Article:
At the other end of the spectrum, there are creators who do not question categories or the mechanism of the market, but praise blockchain for its respect for authorship and because it allows them to access a buyers’ market they would otherwise have no access to. On the Artnome website for instance we read: “I have made more money through this than in forty years in the art market”. This type of argument is reminiscent of the early expectations of economic democratisation raised by the early internet. We must not forget that from that internet full of people who could live buying and selling in niches which although narrow could extend to the whole world we have moved onto an oligopoly of networks in which things are not so equally distributed. Admirers of blockchains stress that we may be in the early stages of a new infrastructure causing a turnaround in the relations of power between minor and major players, both traditional and new, in many markets including those of artistic creation.
That something is moving can be seen from the fact that in July 2018 Christie’s auction house in London organised an encounter on the art market and technology, where discussions were held on alternatives, challenges... and business figures. This is because the blockchain also takes advantage of the more traditional actors within art, from museums to art collections and auctioneers. In institutions with major art collections, such as museums, blockchain provides new ways to verify authenticity. Companies such as Verisart specialise in this. Blockchain makes it possible to find out the origin and movement of each piece. The challenge is not so much to the recent creators who might already have publicised their work on digital platforms, but to integrating major collections into these systems.
It is also said that through blockchain the galleries will be able to “democratise” investment in art. A way to do this is to break up the value of a very well-known work—a Warhol, a Picasso—into small participations which are put on sale (or auctioned) via a blockchain platform. “Own a Picasso” (in fact, the millionth part of a Picasso). The blockchain opens up a new way to (further) finance the art world. A report commissioned by the British Parliament is expressed in terms which are not really alternative referring to the relationship between blockchain and art: “Art market liquidity and value are likely to soar if digital ledger technologies are successfully introduced, creating new side industries, such as a boom in art-based lending, and making art an integral part of the financial industry.”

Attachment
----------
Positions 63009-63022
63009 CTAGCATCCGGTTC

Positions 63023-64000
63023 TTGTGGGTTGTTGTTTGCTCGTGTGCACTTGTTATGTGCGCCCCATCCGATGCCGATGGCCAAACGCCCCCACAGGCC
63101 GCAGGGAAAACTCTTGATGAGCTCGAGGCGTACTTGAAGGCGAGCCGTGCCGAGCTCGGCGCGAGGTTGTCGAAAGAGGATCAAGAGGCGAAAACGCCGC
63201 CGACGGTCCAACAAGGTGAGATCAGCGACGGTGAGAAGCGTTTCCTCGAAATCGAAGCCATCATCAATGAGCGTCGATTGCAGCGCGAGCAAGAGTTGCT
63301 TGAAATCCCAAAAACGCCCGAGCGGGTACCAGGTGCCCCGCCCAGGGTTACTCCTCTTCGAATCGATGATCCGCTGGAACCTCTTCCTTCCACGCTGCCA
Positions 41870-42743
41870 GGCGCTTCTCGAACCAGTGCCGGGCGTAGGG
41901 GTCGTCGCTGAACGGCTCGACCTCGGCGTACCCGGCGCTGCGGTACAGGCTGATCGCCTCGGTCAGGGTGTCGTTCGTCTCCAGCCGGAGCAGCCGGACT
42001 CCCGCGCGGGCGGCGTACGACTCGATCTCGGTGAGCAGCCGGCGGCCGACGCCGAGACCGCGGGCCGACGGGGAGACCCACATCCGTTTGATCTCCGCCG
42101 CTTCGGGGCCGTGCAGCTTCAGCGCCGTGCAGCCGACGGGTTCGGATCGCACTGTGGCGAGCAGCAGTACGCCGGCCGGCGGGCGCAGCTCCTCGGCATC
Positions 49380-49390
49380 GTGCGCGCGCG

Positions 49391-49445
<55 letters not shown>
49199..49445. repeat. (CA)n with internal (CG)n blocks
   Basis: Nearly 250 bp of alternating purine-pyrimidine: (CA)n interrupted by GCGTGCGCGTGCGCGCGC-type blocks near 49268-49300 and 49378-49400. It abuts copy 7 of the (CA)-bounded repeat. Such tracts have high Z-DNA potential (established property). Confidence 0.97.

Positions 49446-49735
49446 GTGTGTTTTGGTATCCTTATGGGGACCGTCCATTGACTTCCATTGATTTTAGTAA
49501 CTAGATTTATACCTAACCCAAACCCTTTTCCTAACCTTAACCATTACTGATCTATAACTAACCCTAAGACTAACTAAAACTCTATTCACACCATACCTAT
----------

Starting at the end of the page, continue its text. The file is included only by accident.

There are some cons to all these pros. One of the pillars of recent European data protection laws, in addition to portability and transparency (perhaps guaranteed with the blockchain), is the “right to delete” our associated data. If a blockchain provides something it is the immutability of transaction chains. It is literally impossible to delete a purchase or sale if somebody asks as this may clash with the European laws on data protection. We know that blockchain systems are not as decentralised as they are thought to be but that they are heavily weighted towards operators. In the case of some cryptocurrencies the action of these giants can alter the assessment. Something similar could happen with the value of artwork. A final criticism is the relationship between blockchain systems and energy consumption, explored by artist Joana Moll in works such as Google CO2, and researched by different scientists highlighting the environmental unsustainability of a blockchain-based economy.
Do we buy a Picasso from a patron, a meme from Rare Pepe, or do we sell our latest rendering to CreativeChain? Or do we continue trying to sell works to traditional galleries?
McDonald-Korth, D.; Lehdonvirta, V.; Meyer E.T. (2018). Art Market 2.0. Blockchain and the Financialization in Visual Arts. Oxford Internet Institute and Alan Turing Institute. http://ow.ly/YXFy30mMoNe.
Art+Tech Summit. Exploring the Blockchain. Londres. July 2018. http://ow.ly/SXyQ30mMoPk.
Moll, Joana. GoogleCO2. http://www.janavirgin.com/CO2/.
Mora, Camilo; Rollins, Randi L.; Taladay, Katie; Kantar, Michael B.; Chock, Mason K.; Shimada, Mio; i Franklin, Erik C. “Bitcoin emissions alone could push global warming above 2°C”. Nature Climate Change, vol. 8, p. 931–933 (2018).